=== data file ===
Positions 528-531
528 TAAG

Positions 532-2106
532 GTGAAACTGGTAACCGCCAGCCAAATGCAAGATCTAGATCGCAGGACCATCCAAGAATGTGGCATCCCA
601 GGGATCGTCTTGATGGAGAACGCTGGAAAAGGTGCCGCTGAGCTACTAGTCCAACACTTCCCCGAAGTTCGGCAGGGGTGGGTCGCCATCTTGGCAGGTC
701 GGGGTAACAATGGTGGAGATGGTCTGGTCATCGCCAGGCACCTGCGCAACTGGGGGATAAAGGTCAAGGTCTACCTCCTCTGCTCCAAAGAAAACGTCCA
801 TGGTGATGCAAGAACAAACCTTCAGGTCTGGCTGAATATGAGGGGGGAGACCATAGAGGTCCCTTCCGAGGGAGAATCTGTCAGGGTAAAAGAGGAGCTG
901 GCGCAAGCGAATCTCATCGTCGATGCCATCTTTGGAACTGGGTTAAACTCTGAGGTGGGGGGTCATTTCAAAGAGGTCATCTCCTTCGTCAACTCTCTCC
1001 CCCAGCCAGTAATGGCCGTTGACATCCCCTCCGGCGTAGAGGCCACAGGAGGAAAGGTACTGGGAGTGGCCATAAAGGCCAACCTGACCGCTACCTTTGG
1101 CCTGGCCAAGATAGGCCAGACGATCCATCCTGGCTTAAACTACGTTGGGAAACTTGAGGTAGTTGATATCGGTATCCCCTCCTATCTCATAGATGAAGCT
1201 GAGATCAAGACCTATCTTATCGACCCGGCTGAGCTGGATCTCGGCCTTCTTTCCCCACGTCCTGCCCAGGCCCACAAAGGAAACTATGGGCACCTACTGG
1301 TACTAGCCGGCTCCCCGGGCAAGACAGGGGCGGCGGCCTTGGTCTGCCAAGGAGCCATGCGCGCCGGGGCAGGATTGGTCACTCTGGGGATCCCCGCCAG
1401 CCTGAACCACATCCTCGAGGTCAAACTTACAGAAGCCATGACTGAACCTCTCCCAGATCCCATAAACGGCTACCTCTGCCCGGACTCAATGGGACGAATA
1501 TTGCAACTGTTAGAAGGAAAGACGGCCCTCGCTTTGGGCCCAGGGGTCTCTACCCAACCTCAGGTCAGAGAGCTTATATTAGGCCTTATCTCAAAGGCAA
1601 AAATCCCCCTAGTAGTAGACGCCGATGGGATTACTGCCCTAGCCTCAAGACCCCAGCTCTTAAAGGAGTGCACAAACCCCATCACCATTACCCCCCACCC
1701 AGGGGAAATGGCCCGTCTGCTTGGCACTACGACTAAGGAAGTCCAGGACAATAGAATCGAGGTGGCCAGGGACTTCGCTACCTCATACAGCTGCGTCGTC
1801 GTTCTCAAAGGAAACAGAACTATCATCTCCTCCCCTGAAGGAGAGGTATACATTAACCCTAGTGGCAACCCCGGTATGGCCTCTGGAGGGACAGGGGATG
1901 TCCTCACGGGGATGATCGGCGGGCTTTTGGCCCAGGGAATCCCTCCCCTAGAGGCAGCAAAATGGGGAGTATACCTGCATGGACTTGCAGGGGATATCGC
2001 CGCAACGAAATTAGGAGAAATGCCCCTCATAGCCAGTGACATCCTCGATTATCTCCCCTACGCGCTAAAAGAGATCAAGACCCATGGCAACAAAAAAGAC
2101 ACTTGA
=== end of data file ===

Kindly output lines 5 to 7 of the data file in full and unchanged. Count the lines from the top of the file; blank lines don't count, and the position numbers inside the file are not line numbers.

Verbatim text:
601 GGGATCGTCTTGATGGAGAACGCTGGAAAAGGTGCCGCTGAGCTACTAGTCCAACACTTCCCCGAAGTTCGGCAGGGGTGGGTCGCCATCTTGGCAGGTC
701 GGGGTAACAATGGTGGAGATGGTCTGGTCATCGCCAGGCACCTGCGCAACTGGGGGATAAAGGTCAAGGTCTACCTCCTCTGCTCCAAAGAAAACGTCCA
801 TGGTGATGCAAGAACAAACCTTCAGGTCTGGCTGAATATGAGGGGGGAGACCATAGAGGTCCCTTCCGAGGGAGAATCTGTCAGGGTAAAAGAGGAGCTG